BY KEITH LORIA
When it comes to dealing with the daily chore of picking up dog waste,
today’s pet owners seek products
that are stylish and functional,
as well as those that offer a more
sustainable way to deal with their
canine companions on walks.
That’s why there is a plethora
of new waste management products available for dogs, including
new designs in poops bags, poop
bag carriers, poop scoopers and
products to prevent or correct
urine burns on lawns.
George Bramble, co-founder
of Beco Pets in London, said the
company has invested a lot of
time and money in building the
sales of its degradable Beco poop
bag business, and growth in
sales has been 35 percent month
“Poop bags sales are up for
three reasons: Firstly, it is be-
coming a social taboo not to pick
up dog dirt after your pets,” he
said. “Secondly, supermarkets
and big-box stores have started
charging a levy for plastic bags,
which means people don’t have
loads of old shopping bags lying
around to use. Lastly, dog own-
ers are becoming much more
eco-conscious in their purchas-
The latest trends in dog waste
management products are porta-
bility, design and versatility, said
Tara Garland, project manager
for Earth Rated in Montreal.
“Convenience is also an ev-er-increasing factor with the
growing number of baby boomers jumping into the dog ownership lifestyle,” she said.
Listening to customer feedback has led the company to offer
a variety of formats and quantities in both scented and unscented poop bags, she said.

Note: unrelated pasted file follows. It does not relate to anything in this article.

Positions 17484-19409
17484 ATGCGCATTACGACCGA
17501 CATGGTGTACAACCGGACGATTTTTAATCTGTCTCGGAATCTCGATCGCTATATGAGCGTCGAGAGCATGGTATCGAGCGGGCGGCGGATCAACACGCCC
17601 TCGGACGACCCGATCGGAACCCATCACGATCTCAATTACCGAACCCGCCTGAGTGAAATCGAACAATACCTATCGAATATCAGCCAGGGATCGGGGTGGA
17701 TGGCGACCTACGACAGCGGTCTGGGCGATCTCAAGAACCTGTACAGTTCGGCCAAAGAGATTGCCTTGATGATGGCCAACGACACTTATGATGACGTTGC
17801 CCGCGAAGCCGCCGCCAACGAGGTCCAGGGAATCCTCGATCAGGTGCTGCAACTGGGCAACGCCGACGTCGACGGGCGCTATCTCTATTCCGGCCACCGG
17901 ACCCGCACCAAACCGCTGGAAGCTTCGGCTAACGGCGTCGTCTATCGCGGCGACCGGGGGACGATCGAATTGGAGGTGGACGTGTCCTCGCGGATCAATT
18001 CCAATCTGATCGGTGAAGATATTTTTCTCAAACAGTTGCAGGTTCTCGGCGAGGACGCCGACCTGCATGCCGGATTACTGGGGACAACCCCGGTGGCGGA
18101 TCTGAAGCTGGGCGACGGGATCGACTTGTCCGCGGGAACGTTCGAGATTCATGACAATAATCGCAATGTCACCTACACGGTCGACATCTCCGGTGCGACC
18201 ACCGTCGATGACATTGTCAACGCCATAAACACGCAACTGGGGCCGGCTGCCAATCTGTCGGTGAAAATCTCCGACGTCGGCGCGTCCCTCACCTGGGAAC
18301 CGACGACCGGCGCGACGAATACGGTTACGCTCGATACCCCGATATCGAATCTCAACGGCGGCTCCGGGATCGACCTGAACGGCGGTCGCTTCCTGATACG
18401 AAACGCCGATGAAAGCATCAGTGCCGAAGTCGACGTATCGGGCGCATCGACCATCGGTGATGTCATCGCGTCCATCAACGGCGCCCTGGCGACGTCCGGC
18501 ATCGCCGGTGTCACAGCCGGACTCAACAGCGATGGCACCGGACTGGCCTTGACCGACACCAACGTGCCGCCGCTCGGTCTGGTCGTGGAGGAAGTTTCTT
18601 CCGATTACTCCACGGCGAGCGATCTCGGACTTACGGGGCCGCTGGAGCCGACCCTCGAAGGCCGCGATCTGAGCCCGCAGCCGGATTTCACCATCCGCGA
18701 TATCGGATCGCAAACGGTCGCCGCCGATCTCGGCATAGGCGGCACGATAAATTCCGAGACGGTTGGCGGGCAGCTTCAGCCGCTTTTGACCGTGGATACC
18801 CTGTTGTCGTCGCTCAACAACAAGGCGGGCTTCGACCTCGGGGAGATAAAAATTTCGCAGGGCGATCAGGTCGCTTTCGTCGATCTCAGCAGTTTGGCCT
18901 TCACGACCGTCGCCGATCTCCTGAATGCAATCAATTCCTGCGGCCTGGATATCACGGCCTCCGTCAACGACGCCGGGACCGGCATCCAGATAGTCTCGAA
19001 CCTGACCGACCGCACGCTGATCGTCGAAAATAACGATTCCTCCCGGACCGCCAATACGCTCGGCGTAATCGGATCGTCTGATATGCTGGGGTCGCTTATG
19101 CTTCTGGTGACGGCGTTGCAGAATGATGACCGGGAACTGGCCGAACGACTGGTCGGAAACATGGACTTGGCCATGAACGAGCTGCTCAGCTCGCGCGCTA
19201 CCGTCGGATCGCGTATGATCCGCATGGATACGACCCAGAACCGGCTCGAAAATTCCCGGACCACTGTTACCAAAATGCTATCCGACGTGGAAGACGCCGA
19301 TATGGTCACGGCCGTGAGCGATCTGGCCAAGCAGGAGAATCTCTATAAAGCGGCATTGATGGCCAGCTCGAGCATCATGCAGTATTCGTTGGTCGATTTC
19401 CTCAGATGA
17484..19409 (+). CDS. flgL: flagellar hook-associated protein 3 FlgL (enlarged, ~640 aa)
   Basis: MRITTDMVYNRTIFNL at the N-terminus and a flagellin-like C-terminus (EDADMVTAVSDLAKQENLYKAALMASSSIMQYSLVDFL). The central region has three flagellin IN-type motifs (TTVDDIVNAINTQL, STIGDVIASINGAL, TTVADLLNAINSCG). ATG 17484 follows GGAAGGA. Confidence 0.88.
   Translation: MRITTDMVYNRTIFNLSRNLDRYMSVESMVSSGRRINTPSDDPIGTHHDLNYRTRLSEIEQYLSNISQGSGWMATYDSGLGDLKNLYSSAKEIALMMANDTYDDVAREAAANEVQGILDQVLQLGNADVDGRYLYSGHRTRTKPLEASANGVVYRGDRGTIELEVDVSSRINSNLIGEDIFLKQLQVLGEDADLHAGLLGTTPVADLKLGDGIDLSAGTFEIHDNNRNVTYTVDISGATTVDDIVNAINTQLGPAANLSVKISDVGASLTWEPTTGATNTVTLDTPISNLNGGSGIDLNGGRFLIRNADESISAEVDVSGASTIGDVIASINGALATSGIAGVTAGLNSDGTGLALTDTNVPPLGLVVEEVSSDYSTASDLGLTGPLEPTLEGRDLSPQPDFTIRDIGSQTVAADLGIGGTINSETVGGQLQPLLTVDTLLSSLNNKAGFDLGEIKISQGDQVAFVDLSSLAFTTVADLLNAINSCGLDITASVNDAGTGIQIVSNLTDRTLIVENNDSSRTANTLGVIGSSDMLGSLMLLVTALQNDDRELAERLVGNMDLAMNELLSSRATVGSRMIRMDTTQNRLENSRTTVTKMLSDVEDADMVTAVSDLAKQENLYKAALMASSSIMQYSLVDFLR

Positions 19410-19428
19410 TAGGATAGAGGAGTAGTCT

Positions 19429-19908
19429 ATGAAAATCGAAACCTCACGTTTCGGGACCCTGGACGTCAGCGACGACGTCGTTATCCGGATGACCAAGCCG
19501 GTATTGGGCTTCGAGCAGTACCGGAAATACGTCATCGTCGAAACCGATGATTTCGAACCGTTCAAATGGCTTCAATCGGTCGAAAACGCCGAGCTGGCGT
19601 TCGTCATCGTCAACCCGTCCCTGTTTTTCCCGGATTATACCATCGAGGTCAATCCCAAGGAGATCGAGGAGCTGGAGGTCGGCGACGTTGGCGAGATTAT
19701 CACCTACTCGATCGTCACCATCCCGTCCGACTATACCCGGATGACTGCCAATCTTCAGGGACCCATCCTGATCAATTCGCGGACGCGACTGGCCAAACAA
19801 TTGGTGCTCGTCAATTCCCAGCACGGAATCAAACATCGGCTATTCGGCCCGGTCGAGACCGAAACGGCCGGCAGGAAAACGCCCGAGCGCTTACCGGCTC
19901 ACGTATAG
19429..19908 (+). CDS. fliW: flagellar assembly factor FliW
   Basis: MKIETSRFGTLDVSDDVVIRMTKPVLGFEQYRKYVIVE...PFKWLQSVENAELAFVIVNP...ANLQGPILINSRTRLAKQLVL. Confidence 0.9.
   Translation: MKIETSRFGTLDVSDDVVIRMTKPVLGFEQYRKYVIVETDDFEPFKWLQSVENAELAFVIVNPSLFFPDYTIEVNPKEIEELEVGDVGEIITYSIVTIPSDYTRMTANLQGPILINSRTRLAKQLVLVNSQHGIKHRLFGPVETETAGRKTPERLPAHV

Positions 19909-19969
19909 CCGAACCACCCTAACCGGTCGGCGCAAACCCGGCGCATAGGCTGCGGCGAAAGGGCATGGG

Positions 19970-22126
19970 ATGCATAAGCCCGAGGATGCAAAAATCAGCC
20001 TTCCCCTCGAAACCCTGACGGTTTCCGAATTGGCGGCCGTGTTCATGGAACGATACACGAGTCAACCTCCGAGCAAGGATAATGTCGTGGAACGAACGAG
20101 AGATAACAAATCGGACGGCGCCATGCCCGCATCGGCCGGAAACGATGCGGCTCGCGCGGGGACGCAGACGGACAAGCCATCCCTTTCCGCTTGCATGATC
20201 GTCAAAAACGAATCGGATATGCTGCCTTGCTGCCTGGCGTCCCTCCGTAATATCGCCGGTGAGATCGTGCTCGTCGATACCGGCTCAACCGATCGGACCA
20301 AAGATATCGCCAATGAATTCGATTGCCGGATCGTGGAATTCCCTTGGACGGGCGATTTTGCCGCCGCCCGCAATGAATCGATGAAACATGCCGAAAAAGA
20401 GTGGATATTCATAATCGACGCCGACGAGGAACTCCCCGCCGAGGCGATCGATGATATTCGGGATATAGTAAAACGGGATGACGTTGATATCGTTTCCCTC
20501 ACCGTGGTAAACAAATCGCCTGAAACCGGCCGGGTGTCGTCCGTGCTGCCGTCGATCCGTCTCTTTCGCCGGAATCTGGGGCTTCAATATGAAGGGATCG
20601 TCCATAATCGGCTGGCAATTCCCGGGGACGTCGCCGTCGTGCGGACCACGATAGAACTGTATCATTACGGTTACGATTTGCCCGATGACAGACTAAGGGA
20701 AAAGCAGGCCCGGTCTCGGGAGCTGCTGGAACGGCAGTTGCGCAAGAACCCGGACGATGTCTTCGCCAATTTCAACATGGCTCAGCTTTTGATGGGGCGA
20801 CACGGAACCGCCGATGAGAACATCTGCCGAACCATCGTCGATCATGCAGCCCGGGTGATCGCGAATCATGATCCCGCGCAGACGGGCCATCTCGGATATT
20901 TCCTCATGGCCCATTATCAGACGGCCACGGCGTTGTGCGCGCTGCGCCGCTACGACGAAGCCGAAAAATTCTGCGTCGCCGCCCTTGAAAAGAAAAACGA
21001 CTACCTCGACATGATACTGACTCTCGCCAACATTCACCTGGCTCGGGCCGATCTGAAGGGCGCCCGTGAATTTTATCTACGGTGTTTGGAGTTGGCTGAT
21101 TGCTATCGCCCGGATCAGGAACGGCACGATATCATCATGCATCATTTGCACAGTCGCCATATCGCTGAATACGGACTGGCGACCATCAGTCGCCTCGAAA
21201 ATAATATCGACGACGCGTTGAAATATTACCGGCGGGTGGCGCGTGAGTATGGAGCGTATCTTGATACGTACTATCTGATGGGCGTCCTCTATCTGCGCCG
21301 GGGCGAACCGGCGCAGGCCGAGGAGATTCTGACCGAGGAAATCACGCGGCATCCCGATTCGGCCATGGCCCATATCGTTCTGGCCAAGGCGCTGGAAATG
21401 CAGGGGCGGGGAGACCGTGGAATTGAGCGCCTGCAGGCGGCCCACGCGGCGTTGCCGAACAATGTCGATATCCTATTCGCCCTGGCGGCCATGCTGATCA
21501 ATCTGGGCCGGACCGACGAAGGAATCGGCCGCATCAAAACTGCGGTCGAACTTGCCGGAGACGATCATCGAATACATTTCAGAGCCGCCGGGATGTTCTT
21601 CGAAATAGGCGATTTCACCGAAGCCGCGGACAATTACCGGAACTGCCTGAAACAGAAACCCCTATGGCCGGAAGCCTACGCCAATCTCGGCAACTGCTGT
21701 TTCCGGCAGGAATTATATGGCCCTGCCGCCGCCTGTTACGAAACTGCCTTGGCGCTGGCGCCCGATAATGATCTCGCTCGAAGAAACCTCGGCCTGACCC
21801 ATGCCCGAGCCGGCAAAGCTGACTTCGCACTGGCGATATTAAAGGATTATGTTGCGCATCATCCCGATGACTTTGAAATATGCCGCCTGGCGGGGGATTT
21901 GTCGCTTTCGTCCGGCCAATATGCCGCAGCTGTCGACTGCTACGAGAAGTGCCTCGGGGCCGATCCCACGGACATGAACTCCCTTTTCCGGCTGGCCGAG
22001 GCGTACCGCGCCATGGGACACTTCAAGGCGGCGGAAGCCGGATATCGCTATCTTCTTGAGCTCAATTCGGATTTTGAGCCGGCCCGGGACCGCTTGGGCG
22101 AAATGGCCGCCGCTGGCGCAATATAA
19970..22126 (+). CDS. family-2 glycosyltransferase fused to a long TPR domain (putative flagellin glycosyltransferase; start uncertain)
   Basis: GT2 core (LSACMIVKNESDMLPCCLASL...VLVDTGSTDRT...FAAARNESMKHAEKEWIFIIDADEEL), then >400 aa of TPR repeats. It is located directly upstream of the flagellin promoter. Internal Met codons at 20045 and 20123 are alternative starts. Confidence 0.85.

Clever displays can show how dog waste management products work, such as items that
prevent urine burn stains on the lawn.
OUTWARD HOUND’S Fun Fish Life Jacket features safety orange high-visibility
colors, reflective accents and adjustable side-release buckles. Adjustable straps
ensure a perfect fit; dual handles make it easy to grab a dog out of the water in an
emergency. Front float support; available in XS, SM, MD, LG and XL.
Pet owners today are looking for ways
to include their animals in every part of
their life, and ADVANTEK MARKETING’S
Advantek Select Pet Gazebo gives
them a way to do that. The product
offers an easy, safe and stylish way to
contain dogs in public or private, the
Let’s Talk Poop
It might not be the best part of owning a dog,
but poop pickup is an everyday necessity, and
savvy retailers should keep up with the latest
trends in dog waste management products.
Pets are unable to talk or complain
about their feelings, and owners are
looking for ways to ensure that pets
enjoy the best possible care, said Dr.
Asaf Dagan, chief veterinary scientist
for PetPace in Burlington, Mass.
Today’s product offerings
present a wide range of uses and
innovative solutions to provide
better pet care, from toys and
training to devices intended to help
keep pets healthy, fit and happy,
said Eliana Summer-Galai, director
of partnerships and community
for Tel Aviv, Israel-based Hachiko
However, apart from fencing
and training, the high-tech pet
product category is still very new,
said Curt McLay, pet product marketing manager for Binatone North
America, a Motorola official licensee,
in Carmel, Ind.
“Predictions regarding pet wearables show that we are on the verge
of massive growth,” Summer-Galai
said. “It’s estimated that by 2020,
30 to 40 percent of dogs in the U.S.
will be wearing a smart device; this
means almost 30 million dogs.”
While the category is poised for
expansion, Furry Face in Redlands,
Calif., does not currently offer these
products in-store, said Lorin Grow,
“My reasons for waiting are
price and technology related,” she
said. “As popularity for this cate-
gory increases, more and cheaper
options will follow.”
“The good news is, with the rise